Copyright infringement bad; Hulk smash!

A New Jersey man faces up to three years in prison after pleading guilty to distributing a pirated copy of "The Hulk" prior to its release.

Don't make a U.S. attorney angry--you wouldn't like him when he's angry.

A New Jersey man learned that the hard way Wednesday, and faces up to three years in prison and $250,000 in fines after pleading guilty to distributing a pirated copy of "The Hulk," the tale of a wayward scientist who turns into a machinery-smashing monster whenever he gets mad.

Kerry Gonzalez of Hamilton, N.J., pleaded guilty to felony copyright infringement charges in U.S. District Court for the Southern District of New York, according to a statement from the U.S. Attorney's office.

About two weeks before the movie's public premier on June 20, Gonzalez obtained a videotape of an advance "work print" of the movie from a friend who worked at an advertising agency connected with the film, according to the complaint filed by U.S. Attorney James Comey. Gonzalez copied the movie to his home computer and used software tools to defeat security protections embedded in the movie to prevent unauthorized duplication.

Gonzalez had a satisfactory digital copy by June 6, according to the complaint, and began sharing it with fellow film buffs who frequented an Internet chat room devoted to bootleg movies.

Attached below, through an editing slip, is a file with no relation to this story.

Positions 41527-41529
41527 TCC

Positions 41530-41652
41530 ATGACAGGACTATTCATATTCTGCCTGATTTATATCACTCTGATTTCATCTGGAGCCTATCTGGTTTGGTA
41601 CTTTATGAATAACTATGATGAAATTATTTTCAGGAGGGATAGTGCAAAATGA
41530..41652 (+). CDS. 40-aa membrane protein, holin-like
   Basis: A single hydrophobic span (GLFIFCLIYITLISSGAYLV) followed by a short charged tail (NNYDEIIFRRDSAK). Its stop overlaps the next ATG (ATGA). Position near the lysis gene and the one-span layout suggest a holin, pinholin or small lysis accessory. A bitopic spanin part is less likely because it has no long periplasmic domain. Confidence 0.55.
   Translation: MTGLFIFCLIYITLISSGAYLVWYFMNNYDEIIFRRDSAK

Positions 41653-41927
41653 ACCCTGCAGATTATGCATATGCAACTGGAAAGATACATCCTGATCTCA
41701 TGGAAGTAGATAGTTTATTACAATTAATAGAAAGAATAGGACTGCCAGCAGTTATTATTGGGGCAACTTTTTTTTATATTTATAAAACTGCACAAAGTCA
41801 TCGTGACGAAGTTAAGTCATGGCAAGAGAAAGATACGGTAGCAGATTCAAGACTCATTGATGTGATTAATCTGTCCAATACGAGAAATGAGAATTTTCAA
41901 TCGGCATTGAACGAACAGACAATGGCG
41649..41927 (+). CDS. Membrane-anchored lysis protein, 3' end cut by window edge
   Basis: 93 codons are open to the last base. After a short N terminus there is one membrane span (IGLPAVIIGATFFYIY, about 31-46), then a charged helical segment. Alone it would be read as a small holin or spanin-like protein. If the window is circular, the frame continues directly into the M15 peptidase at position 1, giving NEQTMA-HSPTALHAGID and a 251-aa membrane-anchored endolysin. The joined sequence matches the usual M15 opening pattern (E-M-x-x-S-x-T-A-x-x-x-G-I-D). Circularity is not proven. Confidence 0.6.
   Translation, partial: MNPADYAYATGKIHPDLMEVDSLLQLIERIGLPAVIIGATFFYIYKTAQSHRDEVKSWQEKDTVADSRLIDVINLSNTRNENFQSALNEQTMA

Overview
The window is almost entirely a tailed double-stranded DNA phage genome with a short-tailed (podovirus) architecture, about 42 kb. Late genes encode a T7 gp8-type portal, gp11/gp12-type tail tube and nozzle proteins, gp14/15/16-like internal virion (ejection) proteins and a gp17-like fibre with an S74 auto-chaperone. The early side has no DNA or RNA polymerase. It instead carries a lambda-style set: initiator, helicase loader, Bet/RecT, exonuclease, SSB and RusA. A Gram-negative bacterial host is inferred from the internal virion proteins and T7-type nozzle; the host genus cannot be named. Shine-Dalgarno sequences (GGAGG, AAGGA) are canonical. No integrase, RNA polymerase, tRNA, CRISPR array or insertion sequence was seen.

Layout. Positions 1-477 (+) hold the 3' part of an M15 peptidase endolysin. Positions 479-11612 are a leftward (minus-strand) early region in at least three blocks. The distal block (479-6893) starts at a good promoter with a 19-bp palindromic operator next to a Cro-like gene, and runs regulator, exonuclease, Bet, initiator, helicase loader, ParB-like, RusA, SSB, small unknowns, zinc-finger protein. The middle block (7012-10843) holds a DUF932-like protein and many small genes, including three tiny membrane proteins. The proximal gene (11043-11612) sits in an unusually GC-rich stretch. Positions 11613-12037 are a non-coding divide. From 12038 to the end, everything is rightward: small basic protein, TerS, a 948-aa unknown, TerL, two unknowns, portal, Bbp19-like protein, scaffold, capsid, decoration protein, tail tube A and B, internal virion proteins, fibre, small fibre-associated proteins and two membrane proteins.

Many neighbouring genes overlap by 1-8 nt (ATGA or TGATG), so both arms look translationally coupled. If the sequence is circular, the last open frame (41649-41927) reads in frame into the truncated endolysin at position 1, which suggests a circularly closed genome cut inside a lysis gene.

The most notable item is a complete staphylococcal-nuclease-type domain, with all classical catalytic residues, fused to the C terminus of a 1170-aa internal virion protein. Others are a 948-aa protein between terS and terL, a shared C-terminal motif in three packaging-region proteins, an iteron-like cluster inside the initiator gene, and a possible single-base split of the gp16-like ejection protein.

Bootleg copies of major films, such as "The Matrix Reloaded," often begin circulating on the Internet before the movie hits theaters.

Gonzalez was identified as a result of an investigation by the FBI's Computer Hacking and Intellectual Property Squad, according to the statement. He will by sentenced Sept. 26 and faces a maximum sentence of three years in prison and a fine of $250,000.

Rep. Lamar Smith, R-Texas, an advocate of increased federal intervention in copyright issues , hailed the investigation.

"While 'The Hulk' is a comic book hero known to millions, copyright pirates practice their illegal trade in relative anonymity," he said in a statement. "Today, the FBI brought the face of copyright piracy public, and for that they are to be commended."

 

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